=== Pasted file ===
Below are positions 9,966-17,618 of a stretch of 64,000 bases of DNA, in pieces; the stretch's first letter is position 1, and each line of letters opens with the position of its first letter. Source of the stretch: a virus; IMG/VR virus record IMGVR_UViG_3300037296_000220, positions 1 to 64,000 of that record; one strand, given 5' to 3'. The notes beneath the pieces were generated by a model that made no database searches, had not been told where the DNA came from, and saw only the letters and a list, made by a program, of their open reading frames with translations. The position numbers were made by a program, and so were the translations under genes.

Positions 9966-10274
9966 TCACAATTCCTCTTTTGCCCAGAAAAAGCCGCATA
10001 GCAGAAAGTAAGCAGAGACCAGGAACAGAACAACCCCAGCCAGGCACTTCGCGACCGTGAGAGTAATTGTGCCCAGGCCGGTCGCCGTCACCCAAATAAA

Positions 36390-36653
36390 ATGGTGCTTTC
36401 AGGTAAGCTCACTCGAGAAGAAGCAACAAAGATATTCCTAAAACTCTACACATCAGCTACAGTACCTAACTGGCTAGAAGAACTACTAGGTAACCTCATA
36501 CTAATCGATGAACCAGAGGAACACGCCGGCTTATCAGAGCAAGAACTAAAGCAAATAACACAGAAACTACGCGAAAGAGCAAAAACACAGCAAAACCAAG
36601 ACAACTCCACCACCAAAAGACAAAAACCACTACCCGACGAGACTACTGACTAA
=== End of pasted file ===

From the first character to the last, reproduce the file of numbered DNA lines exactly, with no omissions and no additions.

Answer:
Below are positions 9,966-17,618 of a stretch of 64,000 bases of DNA, in pieces; the stretch's first letter is position 1, and each line of letters opens with the position of its first letter. Source of the stretch: a virus; IMG/VR virus record IMGVR_UViG_3300037296_000220, positions 1 to 64,000 of that record; one strand, given 5' to 3'. The notes beneath the pieces were generated by a model that made no database searches, had not been told where the DNA came from, and saw only the letters and a list, made by a program, of their open reading frames with translations. The position numbers were made by a program, and so were the translations under genes.

Positions 9966-10274
9966 TCACAATTCCTCTTTTGCCCAGAAAAAGCCGCATA
10001 GCAGAAAGTAAGCAGAGACCAGGAACAGAACAACCCCAGCCAGGCACTTCGCGACCGTGAGAGTAATTGTGCCCAGGCCGGTCGCCGTCACCCAAATAAA

Positions 36390-36653
36390 ATGGTGCTTTC
36401 AGGTAAGCTCACTCGAGAAGAAGCAACAAAGATATTCCTAAAACTCTACACATCAGCTACAGTACCTAACTGGCTAGAAGAACTACTAGGTAACCTCATA
36501 CTAATCGATGAACCAGAGGAACACGCCGGCTTATCAGAGCAAGAACTAAAGCAAATAACACAGAAACTACGCGAAAGAGCAAAAACACAGCAAAACCAAG
36601 ACAACTCCACCACCAAAAGACAAAAACCACTACCCGACGAGACTACTGACTAA